Your inventory is a measure of supply and demand in your store. It lets you know if you are over-purchasing commodities that are not selling quickly or are not meeting market demands entirely.
Managing your inventory can be quite a task. Sometimes, technology and unpreventable shifts in the market can cause you to have products on your shelves that are simply gathering dust.
To define it, excess inventory is stock that you cannot move. It results from overstocking products or items that do not fit your clientele’s present interests.
It can be quite a headache to try and recover your tied-up capital. Nevertheless, here are a few ways to deal with excess inventory and recover some of your buying costs.
Gathering data from your consumers is the best way to prevent overstocking unsellable items. It gives you an idea of the goods they prefer over those they don’t.
This data includes the Days Inventory Outstanding (DIO) and the Sales Per Square Foot (SPSF). In an ideal environment, the value of the DIO will be lower than the SPSF.
These can be calculated manually using the following formulas:
Days Inventory Outstanding = (Average Inventory/ Cost of Goods Purchased) × 365
Sales Per Square Foot = Annual Sales ÷ Square Footage of the Store
Calculating this data can be time-consuming. However, new technology has enabled retailers to handle their inventory at the tap of a button. For example, you may use voice of the consumer testing to evaluate data that can help you achieve higher margins.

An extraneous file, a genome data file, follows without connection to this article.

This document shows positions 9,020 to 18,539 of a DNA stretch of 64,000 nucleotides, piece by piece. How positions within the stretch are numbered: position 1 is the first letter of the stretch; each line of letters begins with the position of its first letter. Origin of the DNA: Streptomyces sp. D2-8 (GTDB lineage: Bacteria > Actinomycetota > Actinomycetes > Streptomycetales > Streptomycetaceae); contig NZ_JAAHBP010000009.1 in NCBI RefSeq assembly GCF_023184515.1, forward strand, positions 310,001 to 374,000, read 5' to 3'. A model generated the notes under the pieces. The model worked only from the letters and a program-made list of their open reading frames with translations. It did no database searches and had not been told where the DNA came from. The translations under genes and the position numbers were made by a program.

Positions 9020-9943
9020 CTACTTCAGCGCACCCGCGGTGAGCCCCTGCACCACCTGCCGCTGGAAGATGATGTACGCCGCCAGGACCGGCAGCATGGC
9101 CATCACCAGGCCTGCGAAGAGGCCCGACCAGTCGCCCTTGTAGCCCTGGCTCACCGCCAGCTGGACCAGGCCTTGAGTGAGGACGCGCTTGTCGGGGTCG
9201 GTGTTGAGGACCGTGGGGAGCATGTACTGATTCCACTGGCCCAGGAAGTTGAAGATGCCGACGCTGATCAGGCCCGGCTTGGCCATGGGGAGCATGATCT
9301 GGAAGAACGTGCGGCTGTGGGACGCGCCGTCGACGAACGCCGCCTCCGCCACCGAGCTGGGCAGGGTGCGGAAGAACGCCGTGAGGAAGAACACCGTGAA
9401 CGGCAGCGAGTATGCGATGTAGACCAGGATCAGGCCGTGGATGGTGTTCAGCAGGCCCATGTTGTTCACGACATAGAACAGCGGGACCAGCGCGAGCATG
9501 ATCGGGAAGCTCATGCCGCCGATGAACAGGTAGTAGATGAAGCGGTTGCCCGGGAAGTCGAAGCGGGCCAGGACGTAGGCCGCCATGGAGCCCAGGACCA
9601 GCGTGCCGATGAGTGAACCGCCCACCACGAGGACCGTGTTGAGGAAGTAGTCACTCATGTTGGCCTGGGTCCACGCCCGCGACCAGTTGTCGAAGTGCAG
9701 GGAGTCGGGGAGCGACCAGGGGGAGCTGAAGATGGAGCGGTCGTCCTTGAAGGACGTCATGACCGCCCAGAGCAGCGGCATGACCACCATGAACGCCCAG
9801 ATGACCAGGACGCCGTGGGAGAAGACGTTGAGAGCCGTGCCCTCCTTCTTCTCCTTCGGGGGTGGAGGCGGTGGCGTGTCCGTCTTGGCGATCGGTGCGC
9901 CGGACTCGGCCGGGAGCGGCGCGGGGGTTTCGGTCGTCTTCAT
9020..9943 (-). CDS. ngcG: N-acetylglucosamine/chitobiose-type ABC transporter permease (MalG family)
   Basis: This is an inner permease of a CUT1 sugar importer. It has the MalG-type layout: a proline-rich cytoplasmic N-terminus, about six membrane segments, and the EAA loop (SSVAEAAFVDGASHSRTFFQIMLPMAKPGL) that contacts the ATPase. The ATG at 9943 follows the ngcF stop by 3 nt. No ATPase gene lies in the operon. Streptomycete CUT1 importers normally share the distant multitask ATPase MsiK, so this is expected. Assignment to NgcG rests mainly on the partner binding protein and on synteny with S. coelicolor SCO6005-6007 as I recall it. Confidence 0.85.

Sometimes, the reason you have excess inventory on your shelves is not a case of over-purchasing but under-marketing. Consumers might be interested in your product, but your selling point is tipping them off.
It could be as simple as strategically positioning the product in your store or making it seem like a must-have for your customers. At the end of the day, you need your consumers to buy the product without forcing a purchase down their throats.
While your profit margins might take a considerable hit with this one, it at least gives you a way of getting rid of the excess while making a little something from it. This method is best suited for the low-cost products in your store.
You could offer a buy one get one free sale which is quite similar to a buy two for the price of one deal. Other discounted deals involve taking off a percentage from the selling price, for example, selling items at 25 to 50 percent off. You could also incentivize your customers by using those products as giveaways when they purchase a specific item or number of items in your store.
If your supplier allows it, you can return the unsellable items to them for a refund or credit. You can also exchange the products for things that have a higher selling margin in your store. Most of the time, suppliers will accept the products back at a discount, and you will lose some money in shipping and handling costs. However, this is the better option as opposed to losing your capital entirely.
This could be an online sale or an event in your store. Online eCommerce stores like eBay will allow you to carry out a flash sale or an auction on your products. This gives you the chance to recover part of your capital. However, moving these products might require more time and energy and does not guarantee they will sell.
This should be a last resort for your store. Liquidation will cause you to lose out on your profit margin entirely. However, when push comes to shove, and you want to get rid of the items, they might be your best friends.
Find a company, organization, or individual specializing in liquidating goods. Liquidators buy excess stock from merchants at a negotiated price, often below the market cap. It allows you to gain some amount of your capital.
There is a fine line between having excess inventory and a safety net for a rainy day. You need to understand what your customer wants and translate that into goods for your store. Monitor your stock and eliminate the excess ahead of time to prevent profit losses.